Have you ever been to a festival at lunchtime? There are always a lot of options to choose from. The stalls with big queues are tempting because there must be a reason why everyone’s going there. The empty food trucks might be amazing but you wonder why no one’s going there.
Then there’s the truck with a steady flow. It’s just as busy as the truck with a large queue but everyone’s ordering and paying quickly, mainly because the business lets customers tap their credit card or mobile device over the payment terminal to complete their purchase in seconds.
Many customers don’t carry cash anymore. As a taxi driver, you’ve probably experienced waiting for a passenger to get cash from an ATM or to find some in their house, possibly never to return. A better way is to simply pass the NFC terminal (or your NFC-enabled smartphone) to the passenger in the back seat and collect payment.
House cleaners, plumbers, electricians, personal trainers, or [enter your service], you all need to accept payments. A fast, secure, and convenient method of payment is tap to pay and it’s perfect when you’re on the go. You provide a great service, your customer pays with a tap, and you can quickly move on to your next job.
How to accept tap to pay at your retail store, restaurant, in your taxi, or on the go
There’s more than one way to accept tap to pay. Let’s see the most common methods:
First introduced in the UK in 2003, Chip and PIN readers have evolved to accept contactless payments, with the first contactless credit card appearing in 2007. As long as your Chip reader, which is also known as a chip card reader or chip card terminal, has the contactless symbol, you can use it.
Tap to Pay on iPhone
With Tap to Pay on iPhone, you can securely accept contactless payments by adding a mobile payment app to your phone. You don’t need to purchase any extra POS hardware for this. Simply install the app and start selling products wherever you are using your phone to accept various payment methods.
📌 Get on the waitlist: With MONEI Pay, you can accept QR code payments from your phone. But we’re working hard to enable NFC payments soon. Sign up for MONEI now to be notified when tap to pay is available. And while you’re waiting, start accepting cards, Bizum, Apple Pay, and Google Pay from your Android or iOS smartphone.
Tap to pay on Android (also known as Tap to Phone)
The technology is also available for Android and works in a similar way, but for Android devices, it's referred to as Tap to Phone (TTP). All your customers have to do is tap their smartphone or wearable (with a mobile wallet installed) over your NFC-enabled payment terminal to complete the payment.
Tap to pay on a tablet
As long as your tablet has NFC functionalities and you have the right payment app installed, you can also accept contactless payments. Tablets can be especially useful in brick-and-mortar stores, where you can use them as a sales tool and collect payment at the same time.
Accept tap to pay from your phone with MONEI Pay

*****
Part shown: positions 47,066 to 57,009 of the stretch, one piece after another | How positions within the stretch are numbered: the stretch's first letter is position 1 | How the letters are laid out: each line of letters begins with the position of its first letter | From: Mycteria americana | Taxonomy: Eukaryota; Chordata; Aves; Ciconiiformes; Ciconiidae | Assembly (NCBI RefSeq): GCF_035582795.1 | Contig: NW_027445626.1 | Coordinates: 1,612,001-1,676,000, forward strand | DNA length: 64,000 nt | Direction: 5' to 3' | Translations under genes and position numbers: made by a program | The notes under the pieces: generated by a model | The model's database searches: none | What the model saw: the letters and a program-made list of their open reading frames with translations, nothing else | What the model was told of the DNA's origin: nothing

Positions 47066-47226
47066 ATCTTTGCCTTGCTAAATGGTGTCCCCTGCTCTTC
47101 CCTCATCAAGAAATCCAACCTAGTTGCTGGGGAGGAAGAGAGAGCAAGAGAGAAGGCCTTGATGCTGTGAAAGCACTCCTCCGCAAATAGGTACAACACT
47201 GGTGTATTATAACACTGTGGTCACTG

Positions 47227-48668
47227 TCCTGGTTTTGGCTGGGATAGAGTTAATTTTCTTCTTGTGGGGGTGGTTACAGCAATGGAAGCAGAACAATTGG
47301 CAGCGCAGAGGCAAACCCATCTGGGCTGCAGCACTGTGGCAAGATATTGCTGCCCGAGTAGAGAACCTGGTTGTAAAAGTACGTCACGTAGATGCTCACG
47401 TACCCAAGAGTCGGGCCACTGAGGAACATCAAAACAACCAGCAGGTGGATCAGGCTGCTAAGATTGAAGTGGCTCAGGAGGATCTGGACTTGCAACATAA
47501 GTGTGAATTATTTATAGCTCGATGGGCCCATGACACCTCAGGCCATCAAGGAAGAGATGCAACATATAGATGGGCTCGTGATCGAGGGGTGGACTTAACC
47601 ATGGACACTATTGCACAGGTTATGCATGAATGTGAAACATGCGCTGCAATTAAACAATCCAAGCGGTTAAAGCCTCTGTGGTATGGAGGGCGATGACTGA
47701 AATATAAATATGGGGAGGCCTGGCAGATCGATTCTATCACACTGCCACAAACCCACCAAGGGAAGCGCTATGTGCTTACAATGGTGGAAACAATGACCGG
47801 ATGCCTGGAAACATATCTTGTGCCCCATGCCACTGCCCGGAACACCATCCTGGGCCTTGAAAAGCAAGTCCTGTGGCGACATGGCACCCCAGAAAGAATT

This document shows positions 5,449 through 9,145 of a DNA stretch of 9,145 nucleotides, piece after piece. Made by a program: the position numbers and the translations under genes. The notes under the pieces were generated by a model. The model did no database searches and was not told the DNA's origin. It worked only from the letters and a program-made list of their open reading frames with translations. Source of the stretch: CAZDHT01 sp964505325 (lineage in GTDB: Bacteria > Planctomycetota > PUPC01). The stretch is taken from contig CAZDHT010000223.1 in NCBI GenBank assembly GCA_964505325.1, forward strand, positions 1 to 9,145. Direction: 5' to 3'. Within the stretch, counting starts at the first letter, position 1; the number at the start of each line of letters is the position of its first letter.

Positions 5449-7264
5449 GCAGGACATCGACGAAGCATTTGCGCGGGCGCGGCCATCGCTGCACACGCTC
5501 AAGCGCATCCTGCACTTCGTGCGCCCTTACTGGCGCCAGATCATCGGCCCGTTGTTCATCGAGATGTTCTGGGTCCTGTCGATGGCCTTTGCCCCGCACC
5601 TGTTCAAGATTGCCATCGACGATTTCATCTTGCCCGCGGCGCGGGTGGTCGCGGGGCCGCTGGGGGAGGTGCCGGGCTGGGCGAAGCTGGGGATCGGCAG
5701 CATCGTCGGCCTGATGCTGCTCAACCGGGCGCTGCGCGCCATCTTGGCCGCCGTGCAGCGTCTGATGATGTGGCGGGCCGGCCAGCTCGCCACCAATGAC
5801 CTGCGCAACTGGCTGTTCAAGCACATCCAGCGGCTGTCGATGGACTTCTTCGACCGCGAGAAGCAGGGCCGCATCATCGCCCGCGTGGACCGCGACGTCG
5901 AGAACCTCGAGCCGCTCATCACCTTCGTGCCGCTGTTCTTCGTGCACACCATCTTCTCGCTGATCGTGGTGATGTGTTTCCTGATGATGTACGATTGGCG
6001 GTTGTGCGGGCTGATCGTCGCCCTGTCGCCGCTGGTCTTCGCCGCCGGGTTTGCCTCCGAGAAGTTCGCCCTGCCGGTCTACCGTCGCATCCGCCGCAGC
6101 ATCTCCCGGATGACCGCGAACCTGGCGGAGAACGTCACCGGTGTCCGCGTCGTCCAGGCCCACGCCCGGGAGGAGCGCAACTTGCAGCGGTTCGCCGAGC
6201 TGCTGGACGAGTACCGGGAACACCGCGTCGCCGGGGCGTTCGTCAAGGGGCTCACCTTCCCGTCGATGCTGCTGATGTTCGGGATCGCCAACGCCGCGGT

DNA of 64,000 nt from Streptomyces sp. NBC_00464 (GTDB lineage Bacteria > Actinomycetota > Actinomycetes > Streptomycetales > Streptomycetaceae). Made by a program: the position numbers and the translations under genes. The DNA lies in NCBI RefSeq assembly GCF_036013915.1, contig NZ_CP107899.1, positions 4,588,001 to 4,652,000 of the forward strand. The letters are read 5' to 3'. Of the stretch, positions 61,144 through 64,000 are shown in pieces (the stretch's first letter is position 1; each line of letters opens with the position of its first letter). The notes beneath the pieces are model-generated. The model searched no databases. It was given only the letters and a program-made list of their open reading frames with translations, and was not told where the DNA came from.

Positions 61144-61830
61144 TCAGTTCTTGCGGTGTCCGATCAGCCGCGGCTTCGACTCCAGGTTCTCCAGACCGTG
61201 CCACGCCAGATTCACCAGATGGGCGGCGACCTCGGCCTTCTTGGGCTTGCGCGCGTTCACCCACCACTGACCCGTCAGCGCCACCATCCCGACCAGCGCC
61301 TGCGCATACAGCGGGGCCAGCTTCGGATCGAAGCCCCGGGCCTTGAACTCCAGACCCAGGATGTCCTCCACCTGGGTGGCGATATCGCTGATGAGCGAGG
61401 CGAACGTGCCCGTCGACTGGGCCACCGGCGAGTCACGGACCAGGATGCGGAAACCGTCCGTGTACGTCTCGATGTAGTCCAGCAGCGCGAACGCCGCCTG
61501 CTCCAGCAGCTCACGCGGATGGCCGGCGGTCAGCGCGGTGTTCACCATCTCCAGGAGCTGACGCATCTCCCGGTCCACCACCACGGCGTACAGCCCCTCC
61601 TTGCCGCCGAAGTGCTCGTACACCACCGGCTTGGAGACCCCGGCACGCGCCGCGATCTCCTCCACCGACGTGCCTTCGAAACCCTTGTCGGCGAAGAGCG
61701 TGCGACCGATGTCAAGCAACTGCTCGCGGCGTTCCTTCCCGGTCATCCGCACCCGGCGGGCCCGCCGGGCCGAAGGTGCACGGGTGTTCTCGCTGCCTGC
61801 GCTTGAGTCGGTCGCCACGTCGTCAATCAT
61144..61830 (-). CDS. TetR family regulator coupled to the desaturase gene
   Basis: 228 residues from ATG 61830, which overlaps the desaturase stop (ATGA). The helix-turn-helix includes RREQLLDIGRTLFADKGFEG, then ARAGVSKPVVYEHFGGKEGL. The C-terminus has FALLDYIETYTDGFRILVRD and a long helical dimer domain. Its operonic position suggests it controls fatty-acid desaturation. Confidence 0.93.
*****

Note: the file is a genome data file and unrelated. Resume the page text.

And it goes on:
Now that you know what tap to pay is, its benefits, how to use it, and the types of devices it works with, it’s a good time to introduce it to your business. With MONEI Pay, you’ll soon be able to take tap to pay payments from your phone. Sign up here and you’ll be notified once it’s available. And in the meantime, digital QR code payments (also via MONEI Pay) are a great contactless alternative.
Tap to pay FAQ
How does tap to pay work?
It uses Near Field Communication (NFC) technology. When a customer taps their smartphone, wearable, or card on an NFC-enabled device, the payment information is transmitted wirelessly, allowing for a quick and seamless transaction.
What do I need to accept tap to pay at my business?
Is tap to pay safe for my customers to use?
Yes, it's generally considered safe. Encryption protects your customer's information, and because the credit card, debit card, or device never leaves the customer's hand, it can reduce the risk of physical card theft.
Will accepting tap to pay increase my transaction fees?
What if a customer tries to tap a card or device that isn't enabled for contactless payment?
Are there transaction limits for tap to pay purchases?
Some banks or payment processors may have a limit on the amount for a single contactless transaction. However, the limit can vary by country, bank, or payment network. For example, contactless payments in Spain have a €50 limit, in the UK, there is a £100 limit, and the US has a $200 limit.
Do all customers have NFC technology enabled on their cards or smartphones?
Not necessarily. It depends on whether their bank or card provider supports contactless payments. If the card has an EMV chip, it can be used for tap to pay transactions. Not all smartphones are NFC-enabled by default so customers may need to configure the settings. However, with digital wallet apps like Apple Pay and Google Pay, once the customer sets up their app and adds payment methods, contactless transactions should be possible without further setup.
Alexis Damen is the Head of Content at MONEI. She loves breaking down complex topics about payments, e-commerce, and retail to help merchants succeed (with MONEI as their payments partner, of course).